Williamsburg road, to General Heintzelman
's intrenched line, two miles from Bottom's Bridge, and two brigades to the southeast into White-oak Swamp.
pursued the enemy toward Bottom's Bridge, more than a mile; then, night being near, he gathered his troops and re-formed them, facing to the east, as they had been fighting.
The line thus formed crossed the Williamsburg
road at right angles.
The left, however, was thrown back to face Sumner
's corps at Fair Oaks
In an hour or two Longstreet
's and Huger
's division, whom it had not been necessary to bring into action, came into this line under General Longstreet
When the action began on the right, the musketry was not heard at my position on the Nine-miles road, from the unfavorable condition of the air to sound.
I supposed, therefore, that the fight had not begun, and that we were hearing an artillery duel.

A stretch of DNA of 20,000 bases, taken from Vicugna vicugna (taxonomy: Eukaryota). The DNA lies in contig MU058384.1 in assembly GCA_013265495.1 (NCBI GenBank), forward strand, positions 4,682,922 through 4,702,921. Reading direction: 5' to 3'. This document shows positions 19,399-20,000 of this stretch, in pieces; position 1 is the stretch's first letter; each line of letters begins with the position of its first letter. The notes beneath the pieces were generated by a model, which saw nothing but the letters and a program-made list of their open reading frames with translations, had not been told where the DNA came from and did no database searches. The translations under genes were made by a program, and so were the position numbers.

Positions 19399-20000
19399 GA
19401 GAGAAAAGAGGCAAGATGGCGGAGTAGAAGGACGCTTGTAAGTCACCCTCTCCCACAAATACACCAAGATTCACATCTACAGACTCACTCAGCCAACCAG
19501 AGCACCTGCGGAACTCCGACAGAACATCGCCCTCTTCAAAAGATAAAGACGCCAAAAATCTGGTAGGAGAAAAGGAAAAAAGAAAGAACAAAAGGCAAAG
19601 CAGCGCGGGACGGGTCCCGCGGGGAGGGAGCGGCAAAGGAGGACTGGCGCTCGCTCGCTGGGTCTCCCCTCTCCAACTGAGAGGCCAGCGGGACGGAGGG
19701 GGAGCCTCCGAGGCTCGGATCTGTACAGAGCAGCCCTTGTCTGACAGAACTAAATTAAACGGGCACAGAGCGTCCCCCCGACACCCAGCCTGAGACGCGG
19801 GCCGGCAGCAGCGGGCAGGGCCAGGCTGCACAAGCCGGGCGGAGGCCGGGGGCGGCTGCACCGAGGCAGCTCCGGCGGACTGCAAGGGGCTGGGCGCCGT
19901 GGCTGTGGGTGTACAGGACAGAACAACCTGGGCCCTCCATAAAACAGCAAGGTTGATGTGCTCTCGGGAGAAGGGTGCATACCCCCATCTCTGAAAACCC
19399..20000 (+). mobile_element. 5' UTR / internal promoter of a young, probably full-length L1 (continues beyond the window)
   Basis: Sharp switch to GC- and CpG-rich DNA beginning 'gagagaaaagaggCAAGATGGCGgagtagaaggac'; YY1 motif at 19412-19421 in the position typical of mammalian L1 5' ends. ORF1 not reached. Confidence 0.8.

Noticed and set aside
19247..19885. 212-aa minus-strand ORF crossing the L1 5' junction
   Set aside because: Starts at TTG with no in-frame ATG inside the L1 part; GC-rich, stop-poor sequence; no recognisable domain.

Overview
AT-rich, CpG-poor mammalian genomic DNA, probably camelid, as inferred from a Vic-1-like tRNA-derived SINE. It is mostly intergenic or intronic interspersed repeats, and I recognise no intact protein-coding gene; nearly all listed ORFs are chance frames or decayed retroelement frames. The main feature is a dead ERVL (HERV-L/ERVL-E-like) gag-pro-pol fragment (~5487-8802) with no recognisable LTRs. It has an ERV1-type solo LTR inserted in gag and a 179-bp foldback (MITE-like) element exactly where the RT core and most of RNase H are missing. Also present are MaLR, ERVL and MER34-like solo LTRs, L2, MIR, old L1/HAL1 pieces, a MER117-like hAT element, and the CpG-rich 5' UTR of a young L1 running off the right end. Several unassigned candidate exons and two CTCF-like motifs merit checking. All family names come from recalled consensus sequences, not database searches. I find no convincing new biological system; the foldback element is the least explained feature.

However, a staff-officer was sent to ascertain the fact.
He returned at four o'clock, with intelligence that our infantry as well as artillery had been engaged for an hour, and that our troops were pressing forward with vigor.
As no approach of Federal troops from the other side of the Chickahominy
had been discovered or was suspected, I hoped strongly that the bridges were impassable.
It seemed to me idle, therefore, to keep General Smith
longer out of action, for a contingency so remote as the coming of reenforcements from the Federal
He was desired, therefore, to direct his division against the right flank of Longstreet
I thought it